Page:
The World Wrestling Federation (WWF, now known as the WWE) was going through some big changes back in late 1997. The so called ‘Monday Night Wars’, where WWE and WCW fought head-to-head in the ratings, was reaching it’s prime. This was arguably the hottest period in professional wrestling, as both companies pulled out all the stops to make sure they beat the other.
Also taking off in a big way was video gaming. Brands like Playstation and the popular Nintendo 64 were making gaming more and more mainstream, just like wrestling. So naturally, the WWE needed a new video game to reflect this change in culture, and their new found ‘attitude’.
Acclaim Sports were brought in to publish the game, with a relatively unknown Utah based company called Iguana West handling the development. While Acclaim had published games for the WWE in the past, these were mostly lacklustre, 2D sprite based games that didn’t do a very good job at the wrestling or the game side of things.
With War Zone, a brand new approach to wrestling games was devised, thanks in no small part to the much more powerful hardware afforded by the Sony Playstation and Nintendo 64. Gone were the 2D sprites in favour of 3D models, and a brand new grappling engine was devised which made the wrestlers, well, wrestle.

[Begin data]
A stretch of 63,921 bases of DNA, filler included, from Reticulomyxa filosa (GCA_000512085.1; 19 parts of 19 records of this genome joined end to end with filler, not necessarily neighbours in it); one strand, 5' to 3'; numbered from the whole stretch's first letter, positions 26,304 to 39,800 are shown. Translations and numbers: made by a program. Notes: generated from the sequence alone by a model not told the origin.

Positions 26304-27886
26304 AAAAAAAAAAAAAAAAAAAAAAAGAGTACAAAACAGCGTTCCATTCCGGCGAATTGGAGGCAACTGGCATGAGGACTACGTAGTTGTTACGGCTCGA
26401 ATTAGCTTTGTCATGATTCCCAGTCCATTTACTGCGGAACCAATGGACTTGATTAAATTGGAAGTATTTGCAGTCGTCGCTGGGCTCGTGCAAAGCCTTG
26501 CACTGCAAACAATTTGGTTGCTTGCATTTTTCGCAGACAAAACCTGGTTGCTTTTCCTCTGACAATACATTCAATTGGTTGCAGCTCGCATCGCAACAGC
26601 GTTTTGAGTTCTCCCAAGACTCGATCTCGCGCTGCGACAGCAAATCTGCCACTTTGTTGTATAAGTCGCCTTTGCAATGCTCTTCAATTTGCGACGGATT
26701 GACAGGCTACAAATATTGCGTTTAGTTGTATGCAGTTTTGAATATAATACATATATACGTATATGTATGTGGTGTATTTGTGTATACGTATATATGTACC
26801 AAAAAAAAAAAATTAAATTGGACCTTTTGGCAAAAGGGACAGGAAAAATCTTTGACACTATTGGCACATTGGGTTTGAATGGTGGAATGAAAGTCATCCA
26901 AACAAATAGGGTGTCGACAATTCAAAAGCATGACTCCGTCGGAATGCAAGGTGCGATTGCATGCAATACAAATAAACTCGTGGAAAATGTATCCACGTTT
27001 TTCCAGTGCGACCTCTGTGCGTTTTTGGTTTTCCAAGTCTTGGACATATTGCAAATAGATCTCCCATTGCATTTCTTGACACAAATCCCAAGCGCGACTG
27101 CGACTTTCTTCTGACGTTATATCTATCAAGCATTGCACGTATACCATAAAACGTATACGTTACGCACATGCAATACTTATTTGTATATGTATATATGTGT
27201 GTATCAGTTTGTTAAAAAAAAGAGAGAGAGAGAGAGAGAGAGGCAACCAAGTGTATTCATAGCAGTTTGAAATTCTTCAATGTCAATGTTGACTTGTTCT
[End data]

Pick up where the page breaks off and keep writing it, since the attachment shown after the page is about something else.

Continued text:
The roster of the game features all of your expected favourites from the time, such as Stone Cold Steve Austin, The Undertaker, Shawn Michaels and HHH (D-Generation X). Also included was Ahmed Johnson, Ken Shamrock, Goldust, Farooq & The Rock (The Nation of Domination) and The Hart Foundation (Bret Hart, Owen Hart and The British Bulldog).
But it didn’t end there, you see. Because WWF War Zone was the first game to feature the now standard Create-a-Wrestler feature. For all the retrospective faults of War Zone, this one feature defined the very landscape of wrestling games, and every wrestling game sincehas featured it.
You could customise your wrestlers name, entrance music, weight, height, skin tone, apparel, everything. A lot of clever people used this system to create approximations of wrestlers not in the game or even from rival companies. The only problem in WarZone was that you had to use a pre-defined move-set from one of the built in wrestlers, no custom moves here.
The main gameplay mode involves wrestling your way to the top of the WWF in a tournament style. A pyramid of monitors shows the levels of wrestlers you need to work you way through to get to the top. Occasionally a former opponent will challenge you to a ‘grudge match’ – normally a steel cage or hardcore match.
- Versus (1v1 Match)
- Tag Team Match
- Steel Cage Match
- Hardcore (no rules) Match
- Tornado Tag Match (where all participants are in the ring at the same time)
- Battle Royal (3 or 4 players at the same time, first one to score a pinfall or submission wins)
The match types are very limited, although the N64 version did have a few extra modes including a basic Royal Rumble matchup.
So we’re off to a good start. But more could be done to make this game better, and around a year later, a follow-up based on this game, WWF Attitude, was released……maybe one for next time….
Danny’s Retro Rating: